Designer Luca Redwood has a knack for turning puzzle games into something bigger. It started with 10000000, which combined match-3 and RPG elements into rapid-fire action, and it continued with You Must Build a Boat, which added dungeon-crawling adventure gameplay to the formula. But Redwood’s latest game is also his most ambitious: with Photographs, he’s out to prove a puzzle game can also tell a story.
The game is divided into five chapters, each of which tells a different story. They’re all fairly short; as long as you don’t get majorly stuck on any puzzles, you can finish each chapter in around 30 minutes. You start out following the story of an alchemist, an old man with an apothecary shop in the woods and a young granddaughter who eventually falls ill. Later stories follow a seemingly disparate group of people, like a champion diver and the editor of a struggling newspaper.
Not only does each chapter in Photographs tell a different story, but each one has its own unique style of puzzle. As you listen to the alchemist’s story, for instance, you’ll be presented with puzzles where you have to slide figures across a grid to specific points. Slowly, you’ll realize that what you’re doing in the puzzles actually correlates to the story itself. For example, as the granddaughter becomes sick, it becomes increasingly challenging to move her figure around. For the diver, you’re bouncing balls off of platforms, while a story about colonialism has you creating paths by plowing fields.
This structure is somewhat reminiscent of the iPhone romance game Florence, which similarly used game mechanics as a storytelling tool. The main difference is that in Photographs, the gameplay is still very much puzzle-oriented. They can get challenging, and the way they change to fit the narrative is mostly very clever. (Unfortunately, it’s hard to say too much about the changes without veering into spoiler territory.) But this also means that there will probably be moments when you get stuck, and you will have to put the game down and come back later with fresh eyes.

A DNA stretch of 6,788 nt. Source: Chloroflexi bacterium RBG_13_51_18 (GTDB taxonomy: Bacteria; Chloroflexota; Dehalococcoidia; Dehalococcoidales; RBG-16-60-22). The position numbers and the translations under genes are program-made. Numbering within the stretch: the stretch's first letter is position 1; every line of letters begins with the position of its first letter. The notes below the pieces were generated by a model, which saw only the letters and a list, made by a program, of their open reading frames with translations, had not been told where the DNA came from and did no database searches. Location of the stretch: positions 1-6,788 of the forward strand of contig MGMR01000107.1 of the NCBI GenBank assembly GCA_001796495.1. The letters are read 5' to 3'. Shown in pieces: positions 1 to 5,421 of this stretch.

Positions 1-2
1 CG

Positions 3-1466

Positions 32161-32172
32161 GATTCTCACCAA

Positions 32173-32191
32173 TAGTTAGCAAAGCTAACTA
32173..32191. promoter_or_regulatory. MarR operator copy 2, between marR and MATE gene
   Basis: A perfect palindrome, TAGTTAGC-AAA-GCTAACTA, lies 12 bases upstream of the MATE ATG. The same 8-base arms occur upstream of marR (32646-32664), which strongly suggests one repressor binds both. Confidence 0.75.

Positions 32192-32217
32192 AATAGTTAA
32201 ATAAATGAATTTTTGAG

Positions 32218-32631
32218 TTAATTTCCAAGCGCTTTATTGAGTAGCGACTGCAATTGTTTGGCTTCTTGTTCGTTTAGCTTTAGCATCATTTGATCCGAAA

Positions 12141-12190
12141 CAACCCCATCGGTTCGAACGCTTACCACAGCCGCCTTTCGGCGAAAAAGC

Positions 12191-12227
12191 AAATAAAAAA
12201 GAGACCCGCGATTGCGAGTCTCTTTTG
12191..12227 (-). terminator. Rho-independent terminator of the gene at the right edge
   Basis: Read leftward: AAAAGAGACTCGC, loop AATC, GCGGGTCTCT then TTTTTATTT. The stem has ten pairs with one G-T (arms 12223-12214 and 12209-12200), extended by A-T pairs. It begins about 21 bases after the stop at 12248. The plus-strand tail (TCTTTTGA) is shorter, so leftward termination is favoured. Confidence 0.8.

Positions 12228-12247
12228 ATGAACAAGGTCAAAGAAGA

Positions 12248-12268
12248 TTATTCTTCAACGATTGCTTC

As you solve the puzzles, you’ll hear a voiceover from that story’s particular protagonist detailing what’s going on, and you’ll see photographs of key scenes. Along the way, the pixel art background scene will steadily change. The building for the struggling newspaper will slowly fall into disrepair, for instance, or the colonizers will quickly set up a dominating presence on new land. All of the stories are very different, but they share one common characteristic: tragedy. Photographs isn’t a particularly cheerful game.
For most of the game, you’ll be wondering how these characters are all connected. Every story seems to exist in its own unique time and space. Some are set in the modern day, while others are rooted in fantasy. Thankfully, Photographs pulls all of these threads together in the final chapter, which wraps things up in a satisfying, albeit still tragic, way. By the end, you’ll be convinced that a puzzle game can indeed tell a story, and you might never look at sliding blocks quite the same way again.